Lost foal

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Just_Rena

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Yesterday Patches lost a full term stud colt to a stillborn birth. She had it in the pasture and I had checked her the day before and she didnt look and act close. I was watching the herd mill around and hanging out near the hay manger (built for round bales) bad to go to the bathroom and when I came back she had delivered. I ran outside ripped open the sac (it was easy) and tryed yo give mouth to mouth - it was to late. Heres my question - All the mare checked out the dead foal and tryed to help Patches except one - Will the mare that showed no intersted have a chance of being a good mother? I left the body in the pasture (about 2 hours) till Patches left to graze in the yard with herd so she would know her baby was dead.
 

Carolyn R

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There was an excellent post on a topic earlier this year by Dr. Taylor.The foal was born with wry mouth and it was in question wether it had passed in utero or after birth. It decribed what a foal born alive but quickly passes will look like, as well as time increments in utero since it had passed and what indications the fetus would show upon delivery. This is great as a reference to try to determine if the foal was born alive or died in utero . Sounds like there was no determining factor that would indicate it passed prior to delivery, just unfortunate circumstances that do occur. As far as mares go, I have seen experienced mares rip the sac from the foal, I have seen some inexperienced mares, ESP. Young ones not do their motherly chores in the best manor (seem too relaxed in their role as a mom), then a year or two later they are excellent mom's, they just needed to mentally mature more. Then there are the mares that just know when something is wrong, wether it is shunning a sick foal, knowing the foal died in utero or knowing that it died upon delivery, they know and they quickly accept it.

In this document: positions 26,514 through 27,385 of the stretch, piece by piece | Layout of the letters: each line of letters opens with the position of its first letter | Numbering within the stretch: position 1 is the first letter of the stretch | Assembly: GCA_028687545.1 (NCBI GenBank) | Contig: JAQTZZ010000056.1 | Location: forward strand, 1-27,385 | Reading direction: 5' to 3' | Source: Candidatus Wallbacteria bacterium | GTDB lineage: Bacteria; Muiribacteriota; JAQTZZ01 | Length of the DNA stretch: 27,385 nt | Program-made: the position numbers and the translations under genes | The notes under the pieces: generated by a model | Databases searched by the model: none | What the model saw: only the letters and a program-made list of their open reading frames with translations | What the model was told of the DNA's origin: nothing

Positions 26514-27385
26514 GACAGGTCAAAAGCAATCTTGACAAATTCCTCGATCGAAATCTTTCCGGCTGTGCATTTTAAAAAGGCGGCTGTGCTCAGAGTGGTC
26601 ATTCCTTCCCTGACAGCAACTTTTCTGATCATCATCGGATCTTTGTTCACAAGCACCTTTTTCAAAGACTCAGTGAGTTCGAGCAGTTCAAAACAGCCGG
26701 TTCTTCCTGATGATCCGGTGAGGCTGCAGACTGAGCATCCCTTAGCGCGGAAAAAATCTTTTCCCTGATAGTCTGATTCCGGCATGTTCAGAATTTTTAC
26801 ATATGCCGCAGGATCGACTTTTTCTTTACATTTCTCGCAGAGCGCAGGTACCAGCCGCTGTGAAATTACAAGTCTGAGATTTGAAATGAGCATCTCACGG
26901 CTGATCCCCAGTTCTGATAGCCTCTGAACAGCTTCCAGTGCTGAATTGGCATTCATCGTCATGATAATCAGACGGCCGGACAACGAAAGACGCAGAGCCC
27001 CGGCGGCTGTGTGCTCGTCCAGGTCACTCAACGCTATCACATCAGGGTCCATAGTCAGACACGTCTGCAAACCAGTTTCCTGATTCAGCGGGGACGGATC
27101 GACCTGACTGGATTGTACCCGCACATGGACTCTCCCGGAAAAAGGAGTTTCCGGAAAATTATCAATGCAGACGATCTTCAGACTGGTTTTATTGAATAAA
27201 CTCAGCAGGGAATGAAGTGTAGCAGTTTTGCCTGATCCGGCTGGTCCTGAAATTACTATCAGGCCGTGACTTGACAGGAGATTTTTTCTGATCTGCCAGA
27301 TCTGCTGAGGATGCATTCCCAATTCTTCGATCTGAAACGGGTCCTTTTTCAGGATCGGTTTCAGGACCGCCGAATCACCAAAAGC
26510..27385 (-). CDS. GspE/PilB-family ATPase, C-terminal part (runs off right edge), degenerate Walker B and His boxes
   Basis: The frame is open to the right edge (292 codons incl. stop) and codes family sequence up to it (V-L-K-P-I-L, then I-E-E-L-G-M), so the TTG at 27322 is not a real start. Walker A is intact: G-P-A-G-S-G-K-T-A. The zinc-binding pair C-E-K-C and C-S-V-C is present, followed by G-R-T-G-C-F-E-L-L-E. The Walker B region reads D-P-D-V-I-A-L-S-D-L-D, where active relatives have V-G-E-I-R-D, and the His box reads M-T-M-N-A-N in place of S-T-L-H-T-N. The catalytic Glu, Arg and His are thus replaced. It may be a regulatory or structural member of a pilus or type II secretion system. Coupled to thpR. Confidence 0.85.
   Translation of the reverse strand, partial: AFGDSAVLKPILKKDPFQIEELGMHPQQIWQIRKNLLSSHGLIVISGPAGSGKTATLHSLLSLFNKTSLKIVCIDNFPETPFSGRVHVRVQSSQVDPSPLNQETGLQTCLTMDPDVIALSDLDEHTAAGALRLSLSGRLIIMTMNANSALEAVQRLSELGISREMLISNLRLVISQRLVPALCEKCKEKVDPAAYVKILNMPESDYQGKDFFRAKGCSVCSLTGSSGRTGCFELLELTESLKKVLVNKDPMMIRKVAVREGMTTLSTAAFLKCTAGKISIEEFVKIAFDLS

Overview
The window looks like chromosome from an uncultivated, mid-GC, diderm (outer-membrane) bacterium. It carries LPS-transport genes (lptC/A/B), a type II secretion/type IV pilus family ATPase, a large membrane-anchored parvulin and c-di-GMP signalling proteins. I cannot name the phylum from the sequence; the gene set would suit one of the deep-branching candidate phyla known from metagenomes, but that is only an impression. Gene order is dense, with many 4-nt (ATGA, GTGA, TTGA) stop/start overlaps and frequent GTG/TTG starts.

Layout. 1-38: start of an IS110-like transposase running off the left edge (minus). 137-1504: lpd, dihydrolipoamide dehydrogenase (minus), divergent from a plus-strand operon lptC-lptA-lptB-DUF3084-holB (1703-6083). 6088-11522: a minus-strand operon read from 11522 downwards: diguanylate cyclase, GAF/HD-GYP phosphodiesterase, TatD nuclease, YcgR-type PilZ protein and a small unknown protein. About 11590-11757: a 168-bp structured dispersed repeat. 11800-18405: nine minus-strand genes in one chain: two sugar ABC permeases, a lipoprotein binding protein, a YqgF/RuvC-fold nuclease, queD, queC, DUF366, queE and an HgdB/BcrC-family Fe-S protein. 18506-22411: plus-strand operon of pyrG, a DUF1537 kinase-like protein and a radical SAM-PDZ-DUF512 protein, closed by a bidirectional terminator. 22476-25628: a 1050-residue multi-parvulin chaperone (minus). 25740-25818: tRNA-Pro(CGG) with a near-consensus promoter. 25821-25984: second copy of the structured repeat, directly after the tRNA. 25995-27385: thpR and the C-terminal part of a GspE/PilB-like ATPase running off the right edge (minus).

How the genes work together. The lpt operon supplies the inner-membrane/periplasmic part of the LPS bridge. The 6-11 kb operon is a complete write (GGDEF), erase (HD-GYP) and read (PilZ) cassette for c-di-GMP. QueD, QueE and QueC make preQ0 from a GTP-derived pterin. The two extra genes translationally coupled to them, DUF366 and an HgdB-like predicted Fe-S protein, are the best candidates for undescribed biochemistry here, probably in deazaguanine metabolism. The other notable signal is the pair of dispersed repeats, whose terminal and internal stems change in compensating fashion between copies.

If this is the first time this mare delivered I wouldn't let it deter you from breeding her again, if she has had other foals for previous owners, do some research and find out what kind of mom she was.
 
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Mareish Mom

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I don't think she was saying that Patches showed no interest, but that one of the other mares showed no interest even though all the others did. I don't think you can tell whether the one who wasn't interested in the dead foal will be a good mother or not from that, especially if she is a young mare. She just may have been confused or shy or whatever. When it's her own hormones involved her mothering instincts will most likely kick in.
 

Carolyn R

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Oops, misread. In that case,if the foal did not belong to the mare inquestion, then I wouldn't worry one bit about her lack of interest.
 

vickie gee

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Yesterday Patches lost a full term stud colt to a stillborn birth. She had it in the pasture and I had checked her the day before and she didnt look and act close. I was watching the herd mill around and hanging out near the hay manger (built for round bales) bad to go to the bathroom and when I came back she had delivered. I ran outside ripped open the sac (it was easy) and tryed yo give mouth to mouth - it was to late. Heres my question - All the mare checked out the dead foal and tryed to help Patches except one - Will the mare that showed no intersted have a chance of being a good mother? I left the body in the pasture (about 2 hours) till Patches left to graze in the yard with herd so she would know her baby was dead.
Totally agree with Mareish Mom. Likely that other mare's behavior was due to any number of things that would have no bearing on her own future motherly instincts. Sorry for the loss of your colt. I had one born in the pasture a few years ago while the mare was just out for a short break from being stalled. It was pure pandemonium with all other horses crowding in and the guard dogs trying to protect the mare and foal. While I was carrying the foal to the barn I got kicked in the leg in the crossfire. I call that one my sneaky mare. She has since then foaled two more times...waits until she hears us pull out of the driveway.
 

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